Does milk allergy cause eczema


Kurt Olsen

What is eczema?

Eczema is a kind of dermatitis, or skin irritation. Sufferers often have cracked, red, dry skin that is irritating. Atopic eczema is one of the most frequent types of dermatitis in infants and young children. This is one of the most prevalent types of allergy encountered by newborns who are allergic to cow’s milk.

An allergic response causes atopic eczema. (atopy is an increased sensitivity to allergens). Atopy is characterized by a combination of eczema, hay fever (allergic rhinitis), and allergic asthma.

How does eczema occur?

It is unknown what causes eczema in newborns, children, or anybody for that matter. One possibility is that the skin barrier that guards against moisture loss is not functioning properly, causing the skin to dry out. This may induce changes in the skin’s immunological system, causing the immune system to generate chemicals that cause irritation, redness, and itching.
When eczema is caused by a cow’s milk allergy, it is caused by the body’s allergic response to the proteins in cow’s milk in atopic newborns or children.

How may Eczema caused by a cow’s milk allergy be treated?

Cows’ milk allergy symptoms might include eczema caused by an allergic response.
Eczema flare-ups in allergic newborns may become rather common if they are given a cow’s milk-based diet. Cows’ milk allergy is incurable, thus both the allergy and its symptoms (in this example, eczema) must be controlled or outgrown. In addition, to relieve eczema flare-ups, you may need to try a cow’s milk-free diet under physician supervision.

Where does eczema occur?

Eczema on a baby may be seen in the following areas:

• Hands
• Face
• Neck
• Elbow
• Behind the knees

How can eczema in babies be managed?

Unfortunately, eczema cannot be cured in newborns or children. There are, however, some things you may do to assist alleviate the symptoms of infant eczema:

• Dress your infant in light, natural fibers like cotton to enable his or her skin to breathe.

• Avoid using fabric softeners, which may cause skin irritation.

• When washing clothes and bedding, use fragrance-free soaps and detergents since the chemicals that generate the aroma might cause irritation.

• Cut baby’s nails short to reduce scratching, which may aggravate eczema. If your infant would tolerate it, put on mittens and socks before going to bed.

• Apply a cold compress several times a day during eczema flare-ups, followed by moisturiser. This may be a soothing approach for parents and children suffering with eczema to cope with the disease.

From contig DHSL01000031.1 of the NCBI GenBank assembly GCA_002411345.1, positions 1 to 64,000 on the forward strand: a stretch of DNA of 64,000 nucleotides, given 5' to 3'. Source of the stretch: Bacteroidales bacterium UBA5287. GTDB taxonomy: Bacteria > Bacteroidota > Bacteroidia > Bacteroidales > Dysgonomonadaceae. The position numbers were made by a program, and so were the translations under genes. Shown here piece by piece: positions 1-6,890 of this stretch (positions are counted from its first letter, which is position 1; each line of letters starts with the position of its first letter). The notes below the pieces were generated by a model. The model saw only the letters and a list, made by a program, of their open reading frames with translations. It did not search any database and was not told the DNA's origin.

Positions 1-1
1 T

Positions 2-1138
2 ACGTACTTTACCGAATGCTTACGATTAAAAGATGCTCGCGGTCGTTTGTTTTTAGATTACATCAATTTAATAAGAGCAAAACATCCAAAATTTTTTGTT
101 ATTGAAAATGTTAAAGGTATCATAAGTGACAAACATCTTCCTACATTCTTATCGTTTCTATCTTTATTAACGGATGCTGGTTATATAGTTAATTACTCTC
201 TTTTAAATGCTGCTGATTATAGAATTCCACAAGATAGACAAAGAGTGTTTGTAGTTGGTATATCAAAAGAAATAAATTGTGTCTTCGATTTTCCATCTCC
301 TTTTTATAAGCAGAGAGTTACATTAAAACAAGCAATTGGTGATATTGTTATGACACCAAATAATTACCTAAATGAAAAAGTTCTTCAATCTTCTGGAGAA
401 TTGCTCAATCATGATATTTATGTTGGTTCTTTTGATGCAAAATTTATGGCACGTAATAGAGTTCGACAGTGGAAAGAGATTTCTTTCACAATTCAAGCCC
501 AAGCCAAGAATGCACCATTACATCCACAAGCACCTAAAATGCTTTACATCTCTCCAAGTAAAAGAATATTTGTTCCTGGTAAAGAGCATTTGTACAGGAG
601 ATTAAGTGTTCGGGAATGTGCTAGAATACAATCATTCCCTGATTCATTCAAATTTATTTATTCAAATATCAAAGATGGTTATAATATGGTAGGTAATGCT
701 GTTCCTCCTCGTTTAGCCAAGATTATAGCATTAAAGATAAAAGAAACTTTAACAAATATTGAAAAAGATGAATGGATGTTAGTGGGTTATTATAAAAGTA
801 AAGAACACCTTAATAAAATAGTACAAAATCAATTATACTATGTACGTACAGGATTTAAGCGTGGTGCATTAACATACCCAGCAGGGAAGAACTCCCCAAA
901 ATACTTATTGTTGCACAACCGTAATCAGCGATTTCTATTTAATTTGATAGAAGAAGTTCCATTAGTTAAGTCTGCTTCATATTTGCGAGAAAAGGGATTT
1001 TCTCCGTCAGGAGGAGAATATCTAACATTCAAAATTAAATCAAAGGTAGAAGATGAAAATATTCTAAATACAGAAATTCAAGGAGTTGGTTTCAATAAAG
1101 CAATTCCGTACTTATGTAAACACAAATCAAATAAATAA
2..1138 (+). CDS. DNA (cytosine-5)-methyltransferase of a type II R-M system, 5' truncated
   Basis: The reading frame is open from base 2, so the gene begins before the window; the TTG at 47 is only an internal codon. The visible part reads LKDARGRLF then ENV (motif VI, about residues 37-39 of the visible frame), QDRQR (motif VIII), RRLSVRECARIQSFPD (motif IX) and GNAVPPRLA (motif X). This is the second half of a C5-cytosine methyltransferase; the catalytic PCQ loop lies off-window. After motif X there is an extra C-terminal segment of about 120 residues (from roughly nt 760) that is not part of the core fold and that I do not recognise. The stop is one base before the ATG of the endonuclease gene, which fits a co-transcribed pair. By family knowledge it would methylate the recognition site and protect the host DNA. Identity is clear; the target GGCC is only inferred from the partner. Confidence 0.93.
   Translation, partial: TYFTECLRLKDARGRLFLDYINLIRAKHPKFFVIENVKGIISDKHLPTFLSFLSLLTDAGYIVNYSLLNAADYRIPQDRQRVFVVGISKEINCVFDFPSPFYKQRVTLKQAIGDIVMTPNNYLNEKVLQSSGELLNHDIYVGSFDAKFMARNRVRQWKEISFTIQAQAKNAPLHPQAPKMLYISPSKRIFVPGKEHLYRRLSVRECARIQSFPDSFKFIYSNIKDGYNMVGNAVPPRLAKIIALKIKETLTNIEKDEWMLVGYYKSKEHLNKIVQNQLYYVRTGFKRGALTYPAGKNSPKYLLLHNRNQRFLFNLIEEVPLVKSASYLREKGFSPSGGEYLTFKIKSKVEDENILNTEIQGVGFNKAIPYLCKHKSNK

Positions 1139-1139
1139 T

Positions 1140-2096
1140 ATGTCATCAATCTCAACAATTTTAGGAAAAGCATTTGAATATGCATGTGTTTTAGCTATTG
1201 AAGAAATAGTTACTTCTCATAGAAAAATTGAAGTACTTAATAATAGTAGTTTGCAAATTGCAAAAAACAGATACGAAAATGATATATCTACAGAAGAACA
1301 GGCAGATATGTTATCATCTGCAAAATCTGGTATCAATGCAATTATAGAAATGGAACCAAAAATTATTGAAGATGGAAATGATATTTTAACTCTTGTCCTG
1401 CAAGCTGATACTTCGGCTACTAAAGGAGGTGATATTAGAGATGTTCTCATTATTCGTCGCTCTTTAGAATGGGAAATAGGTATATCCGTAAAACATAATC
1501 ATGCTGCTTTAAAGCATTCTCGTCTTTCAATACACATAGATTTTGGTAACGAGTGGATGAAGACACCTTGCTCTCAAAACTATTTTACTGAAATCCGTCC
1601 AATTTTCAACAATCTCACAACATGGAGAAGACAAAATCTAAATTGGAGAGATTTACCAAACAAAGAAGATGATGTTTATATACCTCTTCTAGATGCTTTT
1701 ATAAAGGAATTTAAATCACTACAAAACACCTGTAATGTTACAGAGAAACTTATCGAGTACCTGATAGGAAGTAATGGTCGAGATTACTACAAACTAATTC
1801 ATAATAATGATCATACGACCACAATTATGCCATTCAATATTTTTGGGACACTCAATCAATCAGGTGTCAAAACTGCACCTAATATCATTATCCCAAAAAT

There are other actions you may do before flare-ups to assist alleviate the impact on newborns with eczema:

• Avoid smoking near your infant since tobacco smoke might irritate delicate skin.

• Because extremes of heat and cold impact the skin, avoid both. Apply a moisturizer or emollient to the skin to keep it moisturized, particularly in cold weather.

• Because babies with eczema sometimes have additional allergies, such as hayfever, restrict their exposure to substances that might cause allergic responses, such as pollen or dust.

• Vacuum on a regular basis, wash bedding at 60°C, and groom dogs as frequently as possible to decrease dander from their fur.

Eczema may be a challenging illness to manage since it can distress newborns and young children, as well as parents. There is no treatment for eczema since the actual cause is unknown; however, newborns with eczema may sometimes grow out of it by early childhood, and most children grow out of it by the time they reach their adolescent years.

Where eczema is connected to cows’ milk allergy, addressing the underlying allergy by removing cows’ milk protein from your baby’s diet (or your diet if you are nursing) will help ease atopic eczema symptoms.

What to do next

If you feel your newborn or infant has eczema or other symptoms that might be caused by cows’ milk allergy, visit The National Eczema Society may also provide guidance and assistance to individuals who have eczema or care for someone who does. (


Contact Us

For more information or to make comments and suggestions, please contact:
Kurt Olsen
Dairy Development Coordinator, Missouri Department of Agriculture
Phone: (573) 291-5704
E-mail: [email protected]